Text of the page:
“Alice–Mutton. Mutton–Alice.”Cory Panshin on February 17, 2010
As so often seems to happen with this blog, in the course of writing the previous entry I found myself talking confidently about something I’d previously had no inkling of — in this case, the central role played by the concept of “personhood” in the chaos vision. But now that I hear myself saying it, it makes perfect sense.
At the present moment, personhood is a primary moral touchstone of our culture. It defines our most basic values, and questions about precisely who and what can be considered a person lie at the heart of our most heated debates — from abortion to the hunting of whales to the question of whether corporations have a right to free speech.
This position of moral authority goes back to the 1960’s, when personhood was first used to trump the belief of the failing science vision that it was legitimate to treat human beings as objects. The concept of personhood is much older, however. It is as old as the chaos vision itself and is based directly on that vision’s understanding of inner experience.
Simply stated, if you have an inner life — dreams, imagination, self-awareness — you are a person. Without an inner life, you are at best a zombie. And it is the gray areas which generate the arguments.
All of our current uncertainties about what defines a person were already being thrashed out in science fiction stories of the 1930’s and 40’s, which often wrestled with issues of equal rights for intelligent animals and sentient robots — along with the more unsettling problem of how to prove your own personhood to a superior alien that seems determined to treat you as an animal and either put you in a zoo or eat you for dinner.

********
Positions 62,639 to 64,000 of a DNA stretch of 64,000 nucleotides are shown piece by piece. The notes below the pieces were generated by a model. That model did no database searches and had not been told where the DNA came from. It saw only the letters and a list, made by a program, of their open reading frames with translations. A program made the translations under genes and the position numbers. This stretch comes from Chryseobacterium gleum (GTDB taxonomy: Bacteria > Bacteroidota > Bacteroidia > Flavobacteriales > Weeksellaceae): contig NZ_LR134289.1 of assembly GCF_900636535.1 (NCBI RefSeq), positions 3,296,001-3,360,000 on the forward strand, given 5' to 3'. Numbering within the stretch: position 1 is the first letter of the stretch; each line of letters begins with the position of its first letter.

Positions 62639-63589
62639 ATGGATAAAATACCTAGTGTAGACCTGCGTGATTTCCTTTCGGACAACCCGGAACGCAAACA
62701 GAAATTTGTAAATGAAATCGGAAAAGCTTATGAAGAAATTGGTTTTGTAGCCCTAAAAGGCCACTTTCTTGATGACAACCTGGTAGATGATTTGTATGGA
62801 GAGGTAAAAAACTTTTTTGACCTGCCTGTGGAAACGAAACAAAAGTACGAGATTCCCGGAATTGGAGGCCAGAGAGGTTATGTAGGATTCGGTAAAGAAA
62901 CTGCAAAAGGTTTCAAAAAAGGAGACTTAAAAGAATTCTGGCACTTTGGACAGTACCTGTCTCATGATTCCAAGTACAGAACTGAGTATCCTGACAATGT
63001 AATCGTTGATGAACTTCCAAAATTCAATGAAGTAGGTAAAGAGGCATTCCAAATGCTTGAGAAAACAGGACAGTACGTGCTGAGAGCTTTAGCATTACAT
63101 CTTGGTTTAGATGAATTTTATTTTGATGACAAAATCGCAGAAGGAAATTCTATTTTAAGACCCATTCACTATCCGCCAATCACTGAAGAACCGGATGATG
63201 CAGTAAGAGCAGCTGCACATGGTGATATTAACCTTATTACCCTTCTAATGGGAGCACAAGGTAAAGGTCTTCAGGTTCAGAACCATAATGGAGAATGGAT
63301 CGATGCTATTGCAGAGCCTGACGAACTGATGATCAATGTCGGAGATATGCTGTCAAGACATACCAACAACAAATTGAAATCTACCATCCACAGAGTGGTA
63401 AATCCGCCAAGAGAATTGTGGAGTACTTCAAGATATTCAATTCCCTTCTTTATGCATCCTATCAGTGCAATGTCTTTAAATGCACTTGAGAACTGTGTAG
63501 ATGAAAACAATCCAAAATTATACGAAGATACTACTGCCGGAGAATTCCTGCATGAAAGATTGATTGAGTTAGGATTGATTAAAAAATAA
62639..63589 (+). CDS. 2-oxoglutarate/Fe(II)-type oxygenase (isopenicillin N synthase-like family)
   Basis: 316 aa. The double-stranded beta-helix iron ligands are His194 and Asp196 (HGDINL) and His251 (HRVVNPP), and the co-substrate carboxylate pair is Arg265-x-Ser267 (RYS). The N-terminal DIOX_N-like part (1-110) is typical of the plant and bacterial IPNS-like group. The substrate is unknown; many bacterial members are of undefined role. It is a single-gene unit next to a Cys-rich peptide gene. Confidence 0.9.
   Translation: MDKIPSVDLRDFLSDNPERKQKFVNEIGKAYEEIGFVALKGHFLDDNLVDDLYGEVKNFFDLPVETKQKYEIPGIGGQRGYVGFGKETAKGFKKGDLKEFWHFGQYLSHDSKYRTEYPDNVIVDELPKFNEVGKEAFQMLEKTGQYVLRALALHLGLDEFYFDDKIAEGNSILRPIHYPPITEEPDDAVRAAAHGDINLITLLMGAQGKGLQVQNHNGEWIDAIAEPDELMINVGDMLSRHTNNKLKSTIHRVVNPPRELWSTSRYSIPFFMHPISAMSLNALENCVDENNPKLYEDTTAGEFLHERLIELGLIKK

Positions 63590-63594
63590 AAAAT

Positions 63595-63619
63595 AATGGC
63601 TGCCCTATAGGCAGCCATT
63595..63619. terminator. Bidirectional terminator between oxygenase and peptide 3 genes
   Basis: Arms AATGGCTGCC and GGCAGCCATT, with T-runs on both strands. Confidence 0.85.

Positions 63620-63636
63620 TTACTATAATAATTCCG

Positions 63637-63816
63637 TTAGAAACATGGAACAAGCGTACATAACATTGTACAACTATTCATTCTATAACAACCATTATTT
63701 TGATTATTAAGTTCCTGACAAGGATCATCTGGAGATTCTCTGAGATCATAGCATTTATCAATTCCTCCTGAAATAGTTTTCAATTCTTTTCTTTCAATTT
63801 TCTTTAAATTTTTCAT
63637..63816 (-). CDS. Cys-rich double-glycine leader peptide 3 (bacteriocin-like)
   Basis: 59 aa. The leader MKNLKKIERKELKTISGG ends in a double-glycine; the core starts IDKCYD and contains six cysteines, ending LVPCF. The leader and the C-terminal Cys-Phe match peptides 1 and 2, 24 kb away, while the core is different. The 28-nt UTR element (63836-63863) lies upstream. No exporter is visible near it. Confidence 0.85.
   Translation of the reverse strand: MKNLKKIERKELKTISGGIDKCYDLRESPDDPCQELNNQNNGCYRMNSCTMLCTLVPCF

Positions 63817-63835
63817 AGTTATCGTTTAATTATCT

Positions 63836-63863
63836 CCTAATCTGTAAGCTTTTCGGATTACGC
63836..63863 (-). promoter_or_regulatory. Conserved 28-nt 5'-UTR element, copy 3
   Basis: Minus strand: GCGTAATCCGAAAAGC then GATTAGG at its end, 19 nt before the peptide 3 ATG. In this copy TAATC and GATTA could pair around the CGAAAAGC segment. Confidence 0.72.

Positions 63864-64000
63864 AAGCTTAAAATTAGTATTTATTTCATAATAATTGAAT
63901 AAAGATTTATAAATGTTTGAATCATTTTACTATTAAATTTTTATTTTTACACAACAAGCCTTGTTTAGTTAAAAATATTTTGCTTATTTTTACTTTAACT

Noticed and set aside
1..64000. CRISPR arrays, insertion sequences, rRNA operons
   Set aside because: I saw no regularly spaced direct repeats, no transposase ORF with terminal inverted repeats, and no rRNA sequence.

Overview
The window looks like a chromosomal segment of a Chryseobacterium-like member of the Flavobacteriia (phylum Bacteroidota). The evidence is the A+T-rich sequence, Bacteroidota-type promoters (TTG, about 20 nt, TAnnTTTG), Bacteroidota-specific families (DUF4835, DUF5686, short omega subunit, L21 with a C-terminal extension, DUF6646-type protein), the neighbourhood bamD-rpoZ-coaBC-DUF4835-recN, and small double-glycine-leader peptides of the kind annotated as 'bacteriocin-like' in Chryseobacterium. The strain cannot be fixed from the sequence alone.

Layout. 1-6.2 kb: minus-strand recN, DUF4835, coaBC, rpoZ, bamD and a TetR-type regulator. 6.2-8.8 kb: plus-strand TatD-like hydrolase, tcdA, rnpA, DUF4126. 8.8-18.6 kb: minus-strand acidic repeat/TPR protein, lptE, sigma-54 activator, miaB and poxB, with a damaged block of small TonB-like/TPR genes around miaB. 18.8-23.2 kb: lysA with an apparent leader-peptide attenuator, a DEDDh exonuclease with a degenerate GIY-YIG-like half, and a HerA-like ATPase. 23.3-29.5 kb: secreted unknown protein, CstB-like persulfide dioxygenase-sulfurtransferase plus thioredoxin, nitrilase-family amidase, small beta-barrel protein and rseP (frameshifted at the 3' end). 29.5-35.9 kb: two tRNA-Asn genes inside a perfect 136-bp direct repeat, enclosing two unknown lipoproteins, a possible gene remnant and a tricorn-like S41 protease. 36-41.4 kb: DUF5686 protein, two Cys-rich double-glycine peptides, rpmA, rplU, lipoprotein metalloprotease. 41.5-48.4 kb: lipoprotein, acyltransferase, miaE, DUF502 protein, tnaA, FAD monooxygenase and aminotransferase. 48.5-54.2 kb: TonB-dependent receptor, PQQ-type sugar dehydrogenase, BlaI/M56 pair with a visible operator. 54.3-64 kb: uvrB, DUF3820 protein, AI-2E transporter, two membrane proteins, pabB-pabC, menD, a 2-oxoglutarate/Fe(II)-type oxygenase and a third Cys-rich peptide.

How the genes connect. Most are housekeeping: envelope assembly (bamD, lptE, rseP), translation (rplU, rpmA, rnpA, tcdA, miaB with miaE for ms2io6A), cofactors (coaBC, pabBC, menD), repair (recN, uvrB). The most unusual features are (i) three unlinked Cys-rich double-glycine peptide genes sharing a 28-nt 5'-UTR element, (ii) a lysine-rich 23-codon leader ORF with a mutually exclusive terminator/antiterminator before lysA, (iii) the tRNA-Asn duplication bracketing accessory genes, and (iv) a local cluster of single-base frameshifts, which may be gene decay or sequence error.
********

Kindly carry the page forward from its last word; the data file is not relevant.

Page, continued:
A related ambiguity is the source of much of the humor in early Bugs Bunny cartoons. Is Bugs a person who has to be treated as an equal? Or is he an animal that Elmer Fudd can legitimately hunt for food? In the context of the cartoons, he is both — which is why we laugh but also feel more than a bit uneasy.
This kind of cognitive dissonance did not begin with Bugs, however. At the very start of the 20th century, L. Frank Baum’s Oz books featured any number of non-human persons, beginning with the Scarecrow, the Tin Woodman, and the Cowardly Lion, but soon extending to a variety of beings made out of wood or cloth or glass or porcelain.